Mon, Aug 28, 2006 - Page 6 News List

Ethnic tensions rising in Bosnia, once again

ATAVISM?While a repeat of the bloodshed in the early 1990s in unlikely, simmering discontent is coming to the surface as the country prepares for elections in October

NY TIMES NEWS SERVICE , SARAJEVO

For a month usually devoid of politics in Bosnia-Herzegovina, August has been unusually fraught, as several incidents have raised ethnic tensions to a level not seen in years.

On Aug. 11, a bomb severely damaged the tomb of Alija Izetbegovic, the former Bosnian president. Last week in eastern Bosnia, a group of Muslims forced their way into a Serbian church built on the former site of a mosque. And the broadcast of a videotape showing the wartime killing of an unarmed Bosnian Serb by Muslims prompted calls for a senior Bosnian general to be tried on war crimes charges.

Nationalism

Those incidents have been accompanied by a sharp increase in the expression of nationalist sentiments that is worrying international officials as the country prepares for parliamentary and presidential elections on Oct. 1.

The prime minister of Bosnia's Serbian republic, Milorad Dodik, has been the most outspoken. On Aug. 18, he compared the Muslim-dominated Bosnian capital, Sarajevo, to Tehran, and he has repeatedly hinted over the summer that his republic should become an independent state.

In an interview with BN TV, a Bosnian Serb television station, Dodik said he was "sick and tired" of the politicking of the Muslim leaders, "which makes fools of us so that we look like war criminals," he said.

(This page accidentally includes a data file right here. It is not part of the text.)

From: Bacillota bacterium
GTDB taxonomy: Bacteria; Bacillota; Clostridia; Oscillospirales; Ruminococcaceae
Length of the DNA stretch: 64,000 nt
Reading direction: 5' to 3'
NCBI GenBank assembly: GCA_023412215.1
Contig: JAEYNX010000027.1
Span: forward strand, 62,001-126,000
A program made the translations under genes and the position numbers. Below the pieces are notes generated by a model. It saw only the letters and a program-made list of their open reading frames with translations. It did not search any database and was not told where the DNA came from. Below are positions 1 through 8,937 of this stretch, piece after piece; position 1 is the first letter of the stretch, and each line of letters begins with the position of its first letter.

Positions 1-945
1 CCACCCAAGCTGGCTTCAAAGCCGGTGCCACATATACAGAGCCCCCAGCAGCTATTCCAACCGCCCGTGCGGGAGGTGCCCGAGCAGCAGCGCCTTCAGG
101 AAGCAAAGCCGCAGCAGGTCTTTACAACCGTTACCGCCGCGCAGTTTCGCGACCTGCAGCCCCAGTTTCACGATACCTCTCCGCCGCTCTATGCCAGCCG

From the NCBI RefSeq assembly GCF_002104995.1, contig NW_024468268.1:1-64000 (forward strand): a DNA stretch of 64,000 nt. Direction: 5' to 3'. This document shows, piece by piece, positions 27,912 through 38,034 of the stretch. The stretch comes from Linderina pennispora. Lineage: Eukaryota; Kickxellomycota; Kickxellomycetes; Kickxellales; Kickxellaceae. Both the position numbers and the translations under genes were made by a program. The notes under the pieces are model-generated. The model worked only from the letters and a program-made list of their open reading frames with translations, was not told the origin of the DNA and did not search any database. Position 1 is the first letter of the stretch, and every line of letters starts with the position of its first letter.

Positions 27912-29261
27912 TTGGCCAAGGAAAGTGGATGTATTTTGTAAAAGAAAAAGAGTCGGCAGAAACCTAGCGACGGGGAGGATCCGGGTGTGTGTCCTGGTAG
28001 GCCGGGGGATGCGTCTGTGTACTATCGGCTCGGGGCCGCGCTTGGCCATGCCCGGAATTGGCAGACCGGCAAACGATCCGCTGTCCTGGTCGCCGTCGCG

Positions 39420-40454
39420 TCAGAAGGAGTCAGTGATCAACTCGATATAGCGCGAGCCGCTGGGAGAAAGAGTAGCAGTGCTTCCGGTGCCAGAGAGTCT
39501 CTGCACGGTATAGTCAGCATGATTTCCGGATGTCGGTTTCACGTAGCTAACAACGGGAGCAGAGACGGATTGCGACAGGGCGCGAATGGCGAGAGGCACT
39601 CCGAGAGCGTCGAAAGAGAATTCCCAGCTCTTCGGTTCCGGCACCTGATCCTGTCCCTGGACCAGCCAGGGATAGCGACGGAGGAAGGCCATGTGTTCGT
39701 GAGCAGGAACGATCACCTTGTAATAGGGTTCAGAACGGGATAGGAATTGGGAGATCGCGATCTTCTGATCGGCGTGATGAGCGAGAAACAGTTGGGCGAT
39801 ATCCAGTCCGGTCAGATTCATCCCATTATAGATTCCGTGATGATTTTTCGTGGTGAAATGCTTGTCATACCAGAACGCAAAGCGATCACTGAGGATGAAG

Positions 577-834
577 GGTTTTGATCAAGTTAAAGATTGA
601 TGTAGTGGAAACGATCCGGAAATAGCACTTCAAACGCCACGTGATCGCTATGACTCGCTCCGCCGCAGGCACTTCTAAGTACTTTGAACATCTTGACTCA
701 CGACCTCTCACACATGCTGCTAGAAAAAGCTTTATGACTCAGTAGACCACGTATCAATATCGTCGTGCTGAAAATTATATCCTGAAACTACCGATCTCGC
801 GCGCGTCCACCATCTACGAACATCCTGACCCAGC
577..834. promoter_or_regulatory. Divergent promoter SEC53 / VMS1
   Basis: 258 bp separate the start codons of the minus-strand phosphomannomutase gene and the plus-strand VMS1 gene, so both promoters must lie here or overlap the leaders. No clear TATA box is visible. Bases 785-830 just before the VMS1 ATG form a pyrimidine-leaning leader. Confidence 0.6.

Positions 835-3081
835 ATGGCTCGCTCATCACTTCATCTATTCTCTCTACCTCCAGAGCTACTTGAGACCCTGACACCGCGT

Low risk

After almost 11 years of efforts to rebuild and stabilize Bosnia, the diplomats and international officials involved say that the country runs little risk of a resurgence of the level of conflict that claimed tens of thousands of lives from 1992 to 1995.

But they say the tensions could prompt some violence, and worse, could threaten to unravel the long complex process aimed at making Bosnia a cohesive state that can operate without foreign intervention.

"Inflammatory rhetoric raises tensions, and this in turn can all too easily escalate into violence in a society where weapons are everywhere, alcohol plentiful and the summer long and hot," warned Christian Schwarz-Schilling, the country's most senior international official, known as the high representative, in an editorial in three Bosnian newspapers earlier this month.

"The more abusive the campaign rhetoric now, the more difficult it will be to find ... partners to create functioning institutions," he wrote.

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